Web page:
Emerging linkages between substance abuse and HIV infection in St. Croix, US Virgin Islands

H. L. Surratt, J. A. Inciardi, J. C. Weaver, V. M. Falú

Research output: Contribution to journalArticlepeer-review

11 Scopus citations


In the US Virgin Islands 575 cases of AIDS had been reported to the Centers for Disease Control and Prevention through mid-2003. Although males continue to be most affected by HIV/AIDS, the feminization of the epidemic is evidenced by recent data showing rates of infection increasing rapidly among women. This paper focuses on the role of substance abuse and the socially and culturally based gender issues that influence risk and vulnerability to HIV in this setting. 254 chronically drug- or alcohol-involved men and women were recruited and interviewed using targeted sampling strategies. Crack use was overwhelmingly reported by females when compared to males (84.7% vs. 48.8%). Women also reported a significantly higher number of sexual partners in the past month (5.6 vs. 2.3) and significantly more occasions of unprotected vaginal sexual contact (11.2 vs. 6.5). Rates of self-reported HIV infection were elevated among women as well (8.8% vs. 1.4%). Women's precarious economic position and lack of access to legitimate income-generating activities tended to drive them into 'survival sex' to support their subsistence and drug needs. As such, it would appear that substance abuse has an emerging role in the spread of the epidemic in St. Croix, particularly among women.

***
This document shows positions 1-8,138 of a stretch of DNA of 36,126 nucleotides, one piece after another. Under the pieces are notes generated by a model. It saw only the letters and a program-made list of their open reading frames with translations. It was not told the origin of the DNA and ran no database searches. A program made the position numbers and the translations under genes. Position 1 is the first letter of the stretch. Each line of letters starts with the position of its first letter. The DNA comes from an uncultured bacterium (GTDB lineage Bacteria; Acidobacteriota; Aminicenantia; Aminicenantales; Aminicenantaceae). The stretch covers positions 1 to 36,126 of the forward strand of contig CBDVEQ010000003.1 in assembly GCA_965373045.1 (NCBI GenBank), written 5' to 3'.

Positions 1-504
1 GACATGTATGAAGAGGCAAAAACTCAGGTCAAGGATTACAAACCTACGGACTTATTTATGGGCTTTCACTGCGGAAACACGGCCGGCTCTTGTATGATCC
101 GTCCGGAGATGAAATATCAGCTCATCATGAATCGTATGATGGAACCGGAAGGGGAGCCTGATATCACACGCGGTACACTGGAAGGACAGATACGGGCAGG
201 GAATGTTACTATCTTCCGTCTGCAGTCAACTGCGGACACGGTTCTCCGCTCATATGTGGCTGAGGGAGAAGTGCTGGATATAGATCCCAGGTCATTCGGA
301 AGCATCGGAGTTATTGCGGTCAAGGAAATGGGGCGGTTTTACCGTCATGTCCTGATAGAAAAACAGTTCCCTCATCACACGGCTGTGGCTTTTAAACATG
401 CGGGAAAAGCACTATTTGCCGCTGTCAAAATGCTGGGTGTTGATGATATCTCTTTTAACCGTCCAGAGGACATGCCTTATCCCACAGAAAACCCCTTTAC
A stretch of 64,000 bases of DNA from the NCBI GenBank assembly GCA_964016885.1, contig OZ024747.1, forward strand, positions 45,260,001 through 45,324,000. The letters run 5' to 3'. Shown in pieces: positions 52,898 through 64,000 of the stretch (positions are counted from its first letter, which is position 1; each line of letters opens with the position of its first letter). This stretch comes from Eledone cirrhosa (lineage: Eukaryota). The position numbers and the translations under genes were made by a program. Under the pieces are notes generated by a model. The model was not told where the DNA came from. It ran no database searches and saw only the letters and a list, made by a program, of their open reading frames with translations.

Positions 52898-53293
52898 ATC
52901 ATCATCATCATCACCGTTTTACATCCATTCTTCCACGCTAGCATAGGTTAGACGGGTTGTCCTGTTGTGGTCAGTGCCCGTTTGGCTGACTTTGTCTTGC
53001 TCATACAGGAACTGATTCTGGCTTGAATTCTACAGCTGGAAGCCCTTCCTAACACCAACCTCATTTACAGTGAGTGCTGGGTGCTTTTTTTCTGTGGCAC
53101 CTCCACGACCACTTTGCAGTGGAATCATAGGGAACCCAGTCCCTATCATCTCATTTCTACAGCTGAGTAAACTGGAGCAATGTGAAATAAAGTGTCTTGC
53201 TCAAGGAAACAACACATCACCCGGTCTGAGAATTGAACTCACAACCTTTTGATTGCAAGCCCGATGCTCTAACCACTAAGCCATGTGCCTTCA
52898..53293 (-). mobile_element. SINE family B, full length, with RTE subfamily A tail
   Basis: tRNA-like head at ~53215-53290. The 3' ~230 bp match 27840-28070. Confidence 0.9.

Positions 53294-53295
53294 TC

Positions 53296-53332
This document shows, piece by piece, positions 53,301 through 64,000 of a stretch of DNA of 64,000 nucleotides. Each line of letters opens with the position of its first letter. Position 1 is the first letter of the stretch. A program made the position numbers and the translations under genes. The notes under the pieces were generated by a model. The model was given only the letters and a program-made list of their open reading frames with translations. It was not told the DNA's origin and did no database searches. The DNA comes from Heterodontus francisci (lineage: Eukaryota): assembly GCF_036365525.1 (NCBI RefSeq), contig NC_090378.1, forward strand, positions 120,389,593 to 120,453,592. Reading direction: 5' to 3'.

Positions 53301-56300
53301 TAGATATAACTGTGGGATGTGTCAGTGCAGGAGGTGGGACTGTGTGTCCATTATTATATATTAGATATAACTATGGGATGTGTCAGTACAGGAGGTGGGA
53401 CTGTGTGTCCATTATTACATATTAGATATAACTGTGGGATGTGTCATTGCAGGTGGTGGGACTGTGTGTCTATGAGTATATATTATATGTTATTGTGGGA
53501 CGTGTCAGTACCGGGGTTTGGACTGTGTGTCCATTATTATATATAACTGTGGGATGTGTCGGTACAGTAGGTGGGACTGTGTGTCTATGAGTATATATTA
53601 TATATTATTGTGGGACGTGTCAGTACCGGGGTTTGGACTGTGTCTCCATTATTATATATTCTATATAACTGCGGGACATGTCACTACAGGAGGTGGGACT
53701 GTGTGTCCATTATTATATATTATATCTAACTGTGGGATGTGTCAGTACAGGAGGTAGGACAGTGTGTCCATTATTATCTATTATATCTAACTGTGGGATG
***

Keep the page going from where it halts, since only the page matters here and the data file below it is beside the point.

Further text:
Original languageEnglish
Pages (from-to)S26-S35
JournalAIDS Care - Psychological and Socio-Medical Aspects of AIDS/HIV
Issue numberSUPPL. 1
StatePublished - 2005

Bibliographical note

Funding Information:
Within the context of these remarks, this paper examines the effects of gender on drug use patterns and sexual risk behaviours for HIV in St. Croix, U.S. Virgin Islands, and explores the potential linkage between substance abuse and the spread of HIV in this Caribbean territory. The data were collected from a sample of chronically drug-or alcohol-involved men and women under the auspices of a developmental research grant awarded by the US National Institutes of Health to develop a culturally specific HIV/AIDS prevention programme for substance abusers.

Funding Information:
This research was supported by Grant Number 1 R21 DA15017, from the U.S. National Institute on Drug Abuse.

ASJC Scopus subject areas

  • Social Psychology
  • Health(social science)
  • Public Health, Environmental and Occupational Health


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